Ways to visit Bamburgh Castle
Bamburgh Castle offers guests a rich dose of history in a stunning setting. Visitors pay an admission fee and can choose to explore alone or with an audio guide (additional cost). Must-see areas include the State Rooms, keep, and the fortifications that command wonderful panoramas over the dune-fringed beach and Bamburgh village.
Prebooking a skip-the-line ticket lets you bypass any entry lines on the day. Alternatively, several tours from places such as Edinburgh visit the castle alongside other Northumberland and Scottish Borders attractions, including Holy Island and Lindisfarne. Some tours adopt a Harry Potter theme, focusing on nearby Alnwick Castle, which doubled as Hogwarts in the Harry Potter movies, while also visiting Bamburgh Castle.
Things to know before you go to Bamburgh Castle
- Allow about three hours to explore.
- On-site facilities include restrooms, cafés, and a gift shop.
- Wheelchair users can access five State Rooms and are shown audio-visual presentations on areas inaccessible to them. Strollers are not permitted in the State Rooms, but baby carriers are available to borrow.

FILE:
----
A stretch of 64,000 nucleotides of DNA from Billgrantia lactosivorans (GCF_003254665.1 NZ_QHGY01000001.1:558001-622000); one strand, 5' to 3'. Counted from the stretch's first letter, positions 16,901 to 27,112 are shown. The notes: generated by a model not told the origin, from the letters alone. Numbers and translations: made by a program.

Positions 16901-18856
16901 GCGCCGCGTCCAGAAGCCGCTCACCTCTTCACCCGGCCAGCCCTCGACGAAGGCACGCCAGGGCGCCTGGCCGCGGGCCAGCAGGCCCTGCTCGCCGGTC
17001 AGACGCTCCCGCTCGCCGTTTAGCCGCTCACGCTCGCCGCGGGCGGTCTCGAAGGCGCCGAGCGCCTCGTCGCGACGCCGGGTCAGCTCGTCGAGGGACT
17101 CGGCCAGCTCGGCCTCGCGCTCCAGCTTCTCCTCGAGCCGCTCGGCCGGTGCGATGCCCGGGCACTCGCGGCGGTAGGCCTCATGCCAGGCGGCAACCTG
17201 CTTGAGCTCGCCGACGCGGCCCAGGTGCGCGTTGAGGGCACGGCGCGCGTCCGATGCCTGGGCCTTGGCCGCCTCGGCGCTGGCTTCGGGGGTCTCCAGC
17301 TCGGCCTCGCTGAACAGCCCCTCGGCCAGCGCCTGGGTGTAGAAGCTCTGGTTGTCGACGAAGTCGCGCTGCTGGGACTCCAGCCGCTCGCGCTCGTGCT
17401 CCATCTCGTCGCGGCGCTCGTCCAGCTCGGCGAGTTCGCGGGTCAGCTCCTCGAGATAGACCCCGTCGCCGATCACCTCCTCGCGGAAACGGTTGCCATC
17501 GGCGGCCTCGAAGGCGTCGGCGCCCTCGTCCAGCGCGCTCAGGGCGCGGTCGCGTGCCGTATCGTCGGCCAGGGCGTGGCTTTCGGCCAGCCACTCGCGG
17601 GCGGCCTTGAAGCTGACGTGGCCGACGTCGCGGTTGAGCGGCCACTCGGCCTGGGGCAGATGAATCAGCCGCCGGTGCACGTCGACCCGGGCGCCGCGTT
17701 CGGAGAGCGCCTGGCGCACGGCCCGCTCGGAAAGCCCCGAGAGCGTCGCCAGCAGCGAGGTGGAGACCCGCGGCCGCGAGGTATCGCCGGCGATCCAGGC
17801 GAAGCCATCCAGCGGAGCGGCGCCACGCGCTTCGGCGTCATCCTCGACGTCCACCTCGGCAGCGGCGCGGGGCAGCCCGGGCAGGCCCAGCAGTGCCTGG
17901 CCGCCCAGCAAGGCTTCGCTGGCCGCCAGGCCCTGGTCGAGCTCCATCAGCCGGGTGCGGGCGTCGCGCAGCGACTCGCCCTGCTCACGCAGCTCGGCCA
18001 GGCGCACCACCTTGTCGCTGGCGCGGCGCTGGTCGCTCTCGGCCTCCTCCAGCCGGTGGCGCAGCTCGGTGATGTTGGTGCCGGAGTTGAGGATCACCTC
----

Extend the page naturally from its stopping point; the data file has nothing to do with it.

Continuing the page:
How to get to Bamburgh Castle
Bamburgh Castle overlooks Northumberland’s North Sea coast midway between Newcastle and Edinburgh. Regular buses serve Bamburgh village, just a stroll away, and the nearest railway station is Chathill. Drivers can reach the castle via the B1341 from the A1. For ease, join a tour that includes round-trip transport and other local sights.
When to visit Bamburgh Castle
Bamburgh Castle is open daily between February-October, and at weekends in the intervening months. It can get very busy between May and October and during winter holiday weekends. Booking admission online will let you skip any ticket-booth lines. Alternatively, arrive as close to the opening and closing times as possible to miss the crowds.
Must-Sees at Bamburgh Castle
Be sure not to miss the castle’s historical highlights. Check out the bottle-shaped Keep Hall gate–designed to allow knights on horseback to enter—and trawl the Archaeology Museum to see the stunning 7th-century gold brooch famous for depicting a creature dubbed the “Bamburgh Beast.” Families with older kids will particularly like the Armory, with its displays of vicious-looking weapons, including pikes and a 15th-century bow.
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